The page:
One of the most enjoyable parts of editing Fresh Writing is the opportunity to observe patterns and trends within each publication cycle. These trends emerge organically from shifts in pedagogy (e.g., evolving approaches toward teaching and learning); from trends in entertainment and popular culture; and from controversies---both local and global--that inform students' academic, civic, and personal lives. The shifting cultural and political landscape inevitably shapes the questions students ask and the arguments they encounter across media platforms, which, in turn, shape their research, critical thinking, and writing processes.
Thus, each volume of Fresh Writing, as with any edited collection, reflects culturally situated points of intersection and departure. This volume is no exception, as the essays in this year's issue feature a variety of points of overlap that should invite reflection and response on the part of readers--most notably, peers in other first-year writing courses.
Several student writers in this volume take up questions of global policy and conflict, such as Edward Connor Murphy's McPartlin Award-winning essay on the German-Greek diplomatic crisis and Elizabeth Russo's examination of a Honduran photographer's political commentary. Others turn their attention to policy controversies in the U.S., such as one student's speech detailing his experience as a student with DACA status. Many essays address policy issues specific to the U.S. public education system, including Maddie McCracken's critique of abstinence-only education, Daniel Rashid's examination of the ineffectiveness of Head Start, Brian Bingham's commentary on the economic implications of skyrocketing tuition prices, and Cosette Fehribach's argument for a shift in approach to arts education.
Discussions of identity politics reflect another important theme of this volume, including explorations of gender dynamics offered by Daniela Brkic's experience as a female soccer player in Croatia, to Ashtin Ballard's analysis of women and democracy in ancient Greek tragedies, to Allison Angeli's research-based critique of "fitspo" sites and their psychological impact on body acceptance. Several students engage questions of racial identity, as well, such as Courtney Becker's rhetorical analysis of the satirical film Dear White People, Gabriela Moro's research detailing the benefits and risks of minority student organizations, and Katie Mackin's comparative analysis of how Othello and the presentation of Martin Luther King, Jr., in Selma reflects an evolving construct of black manhood.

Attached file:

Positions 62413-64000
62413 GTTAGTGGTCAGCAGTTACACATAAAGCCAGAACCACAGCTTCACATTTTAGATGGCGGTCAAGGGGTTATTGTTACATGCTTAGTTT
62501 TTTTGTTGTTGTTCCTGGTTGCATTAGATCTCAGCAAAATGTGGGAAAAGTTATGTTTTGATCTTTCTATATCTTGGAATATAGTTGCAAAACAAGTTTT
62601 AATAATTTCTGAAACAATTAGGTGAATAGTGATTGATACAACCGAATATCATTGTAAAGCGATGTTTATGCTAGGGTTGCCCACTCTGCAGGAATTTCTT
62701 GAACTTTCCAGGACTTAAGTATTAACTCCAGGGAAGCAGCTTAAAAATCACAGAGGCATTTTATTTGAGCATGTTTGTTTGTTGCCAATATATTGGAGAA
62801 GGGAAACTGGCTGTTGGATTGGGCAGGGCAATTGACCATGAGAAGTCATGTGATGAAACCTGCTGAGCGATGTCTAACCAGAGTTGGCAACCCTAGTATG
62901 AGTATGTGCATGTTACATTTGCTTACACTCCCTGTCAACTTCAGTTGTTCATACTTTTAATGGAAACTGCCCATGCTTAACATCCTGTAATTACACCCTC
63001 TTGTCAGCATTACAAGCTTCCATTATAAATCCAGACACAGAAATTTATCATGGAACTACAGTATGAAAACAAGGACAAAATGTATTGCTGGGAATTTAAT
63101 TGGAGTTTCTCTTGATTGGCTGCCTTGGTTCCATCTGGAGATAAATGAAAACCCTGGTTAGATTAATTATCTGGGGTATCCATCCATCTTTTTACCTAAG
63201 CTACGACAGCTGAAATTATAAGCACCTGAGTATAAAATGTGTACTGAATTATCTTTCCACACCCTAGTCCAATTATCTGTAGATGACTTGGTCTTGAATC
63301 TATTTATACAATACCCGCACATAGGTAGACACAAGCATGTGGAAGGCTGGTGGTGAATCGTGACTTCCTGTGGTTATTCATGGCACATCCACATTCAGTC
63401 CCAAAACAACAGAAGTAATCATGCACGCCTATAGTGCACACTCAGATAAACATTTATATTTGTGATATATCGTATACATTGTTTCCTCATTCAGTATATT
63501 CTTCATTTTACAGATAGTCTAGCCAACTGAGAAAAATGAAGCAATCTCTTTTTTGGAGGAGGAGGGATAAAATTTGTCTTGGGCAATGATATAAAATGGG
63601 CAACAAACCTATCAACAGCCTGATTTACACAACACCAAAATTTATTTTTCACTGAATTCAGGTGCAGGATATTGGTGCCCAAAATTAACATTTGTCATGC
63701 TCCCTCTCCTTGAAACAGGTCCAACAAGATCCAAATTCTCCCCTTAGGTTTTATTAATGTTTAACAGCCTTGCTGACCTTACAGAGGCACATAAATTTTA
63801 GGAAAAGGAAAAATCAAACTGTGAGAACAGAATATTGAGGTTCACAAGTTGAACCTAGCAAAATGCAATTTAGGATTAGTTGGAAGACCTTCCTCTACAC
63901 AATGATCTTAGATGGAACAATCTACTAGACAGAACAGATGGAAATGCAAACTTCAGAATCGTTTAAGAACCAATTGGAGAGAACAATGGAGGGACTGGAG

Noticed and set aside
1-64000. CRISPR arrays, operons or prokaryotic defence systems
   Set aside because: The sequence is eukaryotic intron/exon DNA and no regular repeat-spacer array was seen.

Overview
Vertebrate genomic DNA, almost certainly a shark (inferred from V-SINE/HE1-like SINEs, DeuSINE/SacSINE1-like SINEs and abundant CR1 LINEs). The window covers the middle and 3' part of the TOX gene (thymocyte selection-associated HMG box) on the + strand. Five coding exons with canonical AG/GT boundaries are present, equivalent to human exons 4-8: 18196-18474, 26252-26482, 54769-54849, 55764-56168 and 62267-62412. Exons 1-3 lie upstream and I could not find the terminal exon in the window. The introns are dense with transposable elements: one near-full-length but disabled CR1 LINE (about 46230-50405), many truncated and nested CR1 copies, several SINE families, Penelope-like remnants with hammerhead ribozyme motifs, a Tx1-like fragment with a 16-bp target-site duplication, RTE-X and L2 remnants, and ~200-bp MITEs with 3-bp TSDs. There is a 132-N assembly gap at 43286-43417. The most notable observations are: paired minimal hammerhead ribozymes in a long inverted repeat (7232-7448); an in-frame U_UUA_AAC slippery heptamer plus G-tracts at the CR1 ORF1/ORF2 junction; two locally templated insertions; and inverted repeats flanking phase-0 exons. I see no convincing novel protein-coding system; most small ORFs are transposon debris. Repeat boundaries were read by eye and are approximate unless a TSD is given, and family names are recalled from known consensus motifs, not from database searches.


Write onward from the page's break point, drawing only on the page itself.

Explorations of identity are also central to several essays that explore faith, service, and learning, such as Josh Pine's reflection on his experience as a Christian living in a Muslim village and Jens Henrik Munthe-Kaas' argument for redefining Western conceptions of volunteer work.
Of course, the themes described above are not exhaustive; they are merely starting points for placing the essays into dialogue with one another, and I encourage readers to identify additional points of overlap between the 27 pieces in this volume. Once again, this year's collection shows first-year Notre Dame students working across genres, media platforms, disciplinary conventions, experience, and personal value systems to engage difficult questions, to synthesize complex research material, to clarify difficult terms, and to ultimately move an important intellectual conversation forward. Congratulations to all of the writers featured in this volume, and best of luck for your continued success as writers and critical thinkers.
Erin McLaughlin, editor